"Here’s to your health!" Archive
QUESTION: I’ve planted several herbs in my garden and wonder if I should mulch them. If so, what should I use?
Answer: Nowadays, we hear so much about the real and alleged benefits of mulch that we forget that it is optional. Old- timers didn’t use mulch at all, preferring to weed and loosen the soil regularly with a hoe or a cultivator. Their herbs grew perfectly well.
If your garden’s not too large, you have a tool that’s a joy to use, and you like the simple look of clean, bare soil – don’t bother to mulch. Be aware that each kind has its merits and drawbacks.
AN HERB TO GROW
Each summer, on a sunny morning, and depending on where you live, it can come out in late July in New England, but as early as June in more Southern and South West states, take a drive out into the country. The scenery alone will refresh and reinvigorate you! Park your car and walk, taking in all the scents and sights nature has to offer. In my part of the country, I drive down a gravely road, park my car, and walk up a hill, only to be in awe of the beauty before me. Below is a sea of bright yellow, honey scented froth — a thriving patch of Our-Lady’s bedstraw at the peak of bloom. With a pair of scissors that I keep in the car for just this purpose, I cut a few sprays to brighten the rooms of my home. This had become something of a ritual until I started to grow it myself.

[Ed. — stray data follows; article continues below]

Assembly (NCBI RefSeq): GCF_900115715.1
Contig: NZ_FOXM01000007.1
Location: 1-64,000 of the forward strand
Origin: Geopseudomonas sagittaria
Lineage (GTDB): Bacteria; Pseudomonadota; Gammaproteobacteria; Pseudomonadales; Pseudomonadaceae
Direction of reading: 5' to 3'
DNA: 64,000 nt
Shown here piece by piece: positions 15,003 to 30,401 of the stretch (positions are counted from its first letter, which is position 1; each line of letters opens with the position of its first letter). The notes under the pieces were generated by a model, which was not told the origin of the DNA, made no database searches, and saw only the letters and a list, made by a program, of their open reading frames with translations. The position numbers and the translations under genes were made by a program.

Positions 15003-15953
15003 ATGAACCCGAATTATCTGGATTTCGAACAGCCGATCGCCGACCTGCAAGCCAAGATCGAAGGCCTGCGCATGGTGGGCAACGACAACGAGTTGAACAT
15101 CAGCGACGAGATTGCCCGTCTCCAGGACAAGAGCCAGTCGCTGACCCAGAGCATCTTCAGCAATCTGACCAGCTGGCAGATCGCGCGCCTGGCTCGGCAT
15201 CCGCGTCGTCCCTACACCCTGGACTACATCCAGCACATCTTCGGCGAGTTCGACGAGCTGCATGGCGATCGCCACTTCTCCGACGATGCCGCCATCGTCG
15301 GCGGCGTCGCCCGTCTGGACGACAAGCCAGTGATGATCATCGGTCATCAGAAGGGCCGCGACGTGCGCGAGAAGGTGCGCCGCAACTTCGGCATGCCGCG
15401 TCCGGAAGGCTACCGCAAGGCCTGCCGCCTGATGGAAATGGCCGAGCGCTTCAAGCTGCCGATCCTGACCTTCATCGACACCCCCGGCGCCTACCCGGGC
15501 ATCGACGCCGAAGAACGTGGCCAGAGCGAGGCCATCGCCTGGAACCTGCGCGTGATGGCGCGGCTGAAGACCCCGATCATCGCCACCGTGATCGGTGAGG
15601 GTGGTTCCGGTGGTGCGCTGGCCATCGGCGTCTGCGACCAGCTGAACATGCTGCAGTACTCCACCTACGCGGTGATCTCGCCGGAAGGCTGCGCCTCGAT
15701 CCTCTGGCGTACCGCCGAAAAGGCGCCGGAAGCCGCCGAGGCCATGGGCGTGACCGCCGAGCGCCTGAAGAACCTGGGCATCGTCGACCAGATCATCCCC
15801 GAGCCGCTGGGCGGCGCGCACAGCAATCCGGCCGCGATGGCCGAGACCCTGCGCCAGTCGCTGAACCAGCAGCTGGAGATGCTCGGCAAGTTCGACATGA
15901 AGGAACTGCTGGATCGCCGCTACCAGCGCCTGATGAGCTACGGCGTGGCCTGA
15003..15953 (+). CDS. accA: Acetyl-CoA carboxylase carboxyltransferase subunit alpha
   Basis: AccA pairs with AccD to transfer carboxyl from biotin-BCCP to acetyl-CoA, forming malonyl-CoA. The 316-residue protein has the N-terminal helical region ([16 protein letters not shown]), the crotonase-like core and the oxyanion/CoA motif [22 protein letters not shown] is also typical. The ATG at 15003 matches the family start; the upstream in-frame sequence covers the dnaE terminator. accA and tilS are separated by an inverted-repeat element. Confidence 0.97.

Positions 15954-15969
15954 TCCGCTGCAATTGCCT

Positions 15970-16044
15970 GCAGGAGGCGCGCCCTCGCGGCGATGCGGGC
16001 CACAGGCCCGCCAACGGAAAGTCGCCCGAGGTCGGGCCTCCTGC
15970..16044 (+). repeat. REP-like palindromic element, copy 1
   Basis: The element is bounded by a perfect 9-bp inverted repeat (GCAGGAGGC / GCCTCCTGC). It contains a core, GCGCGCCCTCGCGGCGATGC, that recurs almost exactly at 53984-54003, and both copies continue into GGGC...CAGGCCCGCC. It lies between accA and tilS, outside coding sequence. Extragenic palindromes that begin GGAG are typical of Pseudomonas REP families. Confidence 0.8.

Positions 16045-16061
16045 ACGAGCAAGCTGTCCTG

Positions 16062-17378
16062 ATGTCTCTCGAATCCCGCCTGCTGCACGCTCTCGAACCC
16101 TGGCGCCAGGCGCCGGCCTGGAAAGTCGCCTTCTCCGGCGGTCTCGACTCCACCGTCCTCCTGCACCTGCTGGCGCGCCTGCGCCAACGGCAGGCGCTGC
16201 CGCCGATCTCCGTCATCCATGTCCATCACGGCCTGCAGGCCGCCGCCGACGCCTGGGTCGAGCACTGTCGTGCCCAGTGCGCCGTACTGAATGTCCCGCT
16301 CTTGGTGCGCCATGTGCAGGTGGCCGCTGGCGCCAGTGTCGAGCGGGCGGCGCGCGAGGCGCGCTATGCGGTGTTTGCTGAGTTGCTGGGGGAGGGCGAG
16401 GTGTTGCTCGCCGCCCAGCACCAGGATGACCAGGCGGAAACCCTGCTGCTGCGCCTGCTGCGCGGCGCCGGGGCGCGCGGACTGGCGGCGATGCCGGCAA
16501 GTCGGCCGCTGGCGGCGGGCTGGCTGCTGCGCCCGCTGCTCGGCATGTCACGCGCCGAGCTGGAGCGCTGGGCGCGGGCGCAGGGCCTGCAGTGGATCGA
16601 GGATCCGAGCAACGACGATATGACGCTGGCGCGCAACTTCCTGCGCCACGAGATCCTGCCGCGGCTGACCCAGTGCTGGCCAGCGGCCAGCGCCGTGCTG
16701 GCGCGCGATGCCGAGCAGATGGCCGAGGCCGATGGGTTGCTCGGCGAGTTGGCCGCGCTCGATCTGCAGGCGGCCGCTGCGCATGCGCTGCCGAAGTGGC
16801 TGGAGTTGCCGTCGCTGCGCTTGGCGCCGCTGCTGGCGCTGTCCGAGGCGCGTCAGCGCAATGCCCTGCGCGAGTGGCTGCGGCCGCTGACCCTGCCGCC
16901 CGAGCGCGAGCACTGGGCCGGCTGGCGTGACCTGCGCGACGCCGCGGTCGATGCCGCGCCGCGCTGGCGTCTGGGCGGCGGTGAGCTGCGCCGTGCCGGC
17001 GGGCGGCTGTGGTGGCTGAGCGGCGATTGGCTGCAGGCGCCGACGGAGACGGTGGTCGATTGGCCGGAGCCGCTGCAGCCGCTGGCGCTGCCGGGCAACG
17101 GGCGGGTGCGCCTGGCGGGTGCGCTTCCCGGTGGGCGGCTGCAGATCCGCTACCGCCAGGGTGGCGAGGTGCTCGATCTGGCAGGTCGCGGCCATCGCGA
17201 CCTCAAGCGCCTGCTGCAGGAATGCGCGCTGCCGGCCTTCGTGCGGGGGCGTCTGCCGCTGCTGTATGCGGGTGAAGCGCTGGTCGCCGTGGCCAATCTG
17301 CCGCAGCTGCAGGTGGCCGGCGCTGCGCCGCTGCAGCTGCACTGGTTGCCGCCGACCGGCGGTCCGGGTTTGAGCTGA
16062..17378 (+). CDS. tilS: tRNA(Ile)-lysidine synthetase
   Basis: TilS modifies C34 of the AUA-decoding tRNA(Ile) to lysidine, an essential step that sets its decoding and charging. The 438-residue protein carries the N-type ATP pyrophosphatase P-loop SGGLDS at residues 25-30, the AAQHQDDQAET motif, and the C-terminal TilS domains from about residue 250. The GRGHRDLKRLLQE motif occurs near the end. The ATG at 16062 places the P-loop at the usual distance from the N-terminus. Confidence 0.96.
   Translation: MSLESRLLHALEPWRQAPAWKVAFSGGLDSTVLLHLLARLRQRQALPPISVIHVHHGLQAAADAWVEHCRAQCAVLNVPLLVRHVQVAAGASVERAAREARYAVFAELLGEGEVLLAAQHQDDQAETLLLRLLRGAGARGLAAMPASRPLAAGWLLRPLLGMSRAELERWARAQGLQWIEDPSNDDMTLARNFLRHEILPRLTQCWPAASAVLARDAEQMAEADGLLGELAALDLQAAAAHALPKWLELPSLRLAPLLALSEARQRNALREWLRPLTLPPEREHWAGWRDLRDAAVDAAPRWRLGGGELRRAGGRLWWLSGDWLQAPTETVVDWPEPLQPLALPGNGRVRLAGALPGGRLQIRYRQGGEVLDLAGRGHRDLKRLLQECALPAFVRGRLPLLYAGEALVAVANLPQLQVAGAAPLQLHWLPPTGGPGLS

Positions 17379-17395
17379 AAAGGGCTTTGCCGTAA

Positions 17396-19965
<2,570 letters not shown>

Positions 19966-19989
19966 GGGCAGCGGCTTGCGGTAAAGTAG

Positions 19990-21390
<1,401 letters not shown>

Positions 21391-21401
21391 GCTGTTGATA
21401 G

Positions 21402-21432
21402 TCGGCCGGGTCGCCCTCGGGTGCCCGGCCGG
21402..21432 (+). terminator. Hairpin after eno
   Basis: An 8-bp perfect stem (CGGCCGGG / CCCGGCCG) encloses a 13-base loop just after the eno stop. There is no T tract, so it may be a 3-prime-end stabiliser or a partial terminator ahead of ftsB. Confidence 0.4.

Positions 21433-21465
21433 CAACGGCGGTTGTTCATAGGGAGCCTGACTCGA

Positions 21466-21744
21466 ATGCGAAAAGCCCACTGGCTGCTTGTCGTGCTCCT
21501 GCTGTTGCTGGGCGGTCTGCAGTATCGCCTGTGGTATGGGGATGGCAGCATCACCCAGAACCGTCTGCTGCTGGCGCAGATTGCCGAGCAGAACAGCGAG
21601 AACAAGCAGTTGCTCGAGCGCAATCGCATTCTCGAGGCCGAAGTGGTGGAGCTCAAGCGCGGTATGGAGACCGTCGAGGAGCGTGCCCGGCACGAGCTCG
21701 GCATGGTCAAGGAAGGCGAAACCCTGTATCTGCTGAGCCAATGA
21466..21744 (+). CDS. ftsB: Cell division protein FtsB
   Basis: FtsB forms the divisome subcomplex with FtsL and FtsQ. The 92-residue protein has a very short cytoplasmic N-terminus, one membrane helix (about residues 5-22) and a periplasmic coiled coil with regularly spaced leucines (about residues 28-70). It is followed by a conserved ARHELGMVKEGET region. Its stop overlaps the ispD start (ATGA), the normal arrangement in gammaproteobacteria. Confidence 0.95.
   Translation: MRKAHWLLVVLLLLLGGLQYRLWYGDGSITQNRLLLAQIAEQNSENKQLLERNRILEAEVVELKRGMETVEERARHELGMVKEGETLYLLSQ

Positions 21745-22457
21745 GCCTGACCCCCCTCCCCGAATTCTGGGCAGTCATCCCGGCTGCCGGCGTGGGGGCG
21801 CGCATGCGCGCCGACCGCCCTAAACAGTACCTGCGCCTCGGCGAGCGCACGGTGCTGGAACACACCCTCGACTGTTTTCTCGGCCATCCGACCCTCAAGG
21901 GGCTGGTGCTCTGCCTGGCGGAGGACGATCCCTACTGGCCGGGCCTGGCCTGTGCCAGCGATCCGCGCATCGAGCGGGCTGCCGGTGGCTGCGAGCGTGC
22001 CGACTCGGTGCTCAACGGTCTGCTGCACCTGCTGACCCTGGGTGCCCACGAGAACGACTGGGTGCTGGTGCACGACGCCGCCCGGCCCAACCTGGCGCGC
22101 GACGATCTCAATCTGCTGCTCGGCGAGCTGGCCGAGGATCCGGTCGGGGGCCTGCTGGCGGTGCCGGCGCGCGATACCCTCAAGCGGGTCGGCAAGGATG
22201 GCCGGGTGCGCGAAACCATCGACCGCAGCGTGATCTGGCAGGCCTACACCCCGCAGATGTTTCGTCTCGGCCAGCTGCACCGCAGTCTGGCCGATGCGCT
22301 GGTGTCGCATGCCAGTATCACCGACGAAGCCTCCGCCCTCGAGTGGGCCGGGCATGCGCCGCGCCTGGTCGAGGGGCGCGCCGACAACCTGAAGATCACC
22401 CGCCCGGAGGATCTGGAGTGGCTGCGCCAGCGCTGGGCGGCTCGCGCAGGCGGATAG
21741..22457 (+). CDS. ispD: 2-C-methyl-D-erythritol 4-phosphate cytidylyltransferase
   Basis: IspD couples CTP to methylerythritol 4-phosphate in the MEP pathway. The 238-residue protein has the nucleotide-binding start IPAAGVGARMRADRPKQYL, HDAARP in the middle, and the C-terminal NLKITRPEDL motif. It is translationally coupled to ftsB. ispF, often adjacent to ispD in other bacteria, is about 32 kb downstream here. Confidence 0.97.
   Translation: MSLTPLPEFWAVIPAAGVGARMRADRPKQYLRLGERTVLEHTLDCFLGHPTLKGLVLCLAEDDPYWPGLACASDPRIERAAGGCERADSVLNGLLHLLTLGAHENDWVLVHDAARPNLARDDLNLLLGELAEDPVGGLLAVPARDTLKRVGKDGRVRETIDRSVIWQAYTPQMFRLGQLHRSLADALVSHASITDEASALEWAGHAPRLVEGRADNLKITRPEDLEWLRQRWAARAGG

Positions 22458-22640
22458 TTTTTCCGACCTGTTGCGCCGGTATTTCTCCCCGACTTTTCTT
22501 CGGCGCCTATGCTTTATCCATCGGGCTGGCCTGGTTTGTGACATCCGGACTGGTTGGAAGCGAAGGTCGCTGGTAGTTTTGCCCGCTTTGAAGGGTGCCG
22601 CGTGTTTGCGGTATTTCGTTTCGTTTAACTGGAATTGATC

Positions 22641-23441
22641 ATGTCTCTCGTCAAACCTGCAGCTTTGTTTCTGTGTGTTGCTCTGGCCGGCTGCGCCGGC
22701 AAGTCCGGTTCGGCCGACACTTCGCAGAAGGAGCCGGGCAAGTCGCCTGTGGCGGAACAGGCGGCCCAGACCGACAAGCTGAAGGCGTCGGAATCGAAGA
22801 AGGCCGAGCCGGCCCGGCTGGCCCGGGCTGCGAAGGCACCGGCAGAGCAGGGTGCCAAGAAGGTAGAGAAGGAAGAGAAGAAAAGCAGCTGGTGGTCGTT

This was just one way many people over the centuries have celebrated this beautiful and very useful herb.
The genus Gallium comprises some 400 species 400 species of annual and perennial herbs found nearly worldwide. Our-Lady’s bedstraw (G.verum), also called yellow bedstraw, is native to Europe and Asia but is naturalized throughout North America. It is a perennial herb with creeping stolons and 3-foot-long erect, trailing, or sprawling stems that may be four-angled like those of mints or rounded. These are branched, often woody at the base, and usually covered with minute hairs. The leaves are shiny, needlelike (about 1/2 inch long), and borne in whorls of six to twelve. They are hairy on top and closely covered with minute hairs below. The plant’s defense clusters of tiny, four-lobed tubular flowers blossom in mid-summer.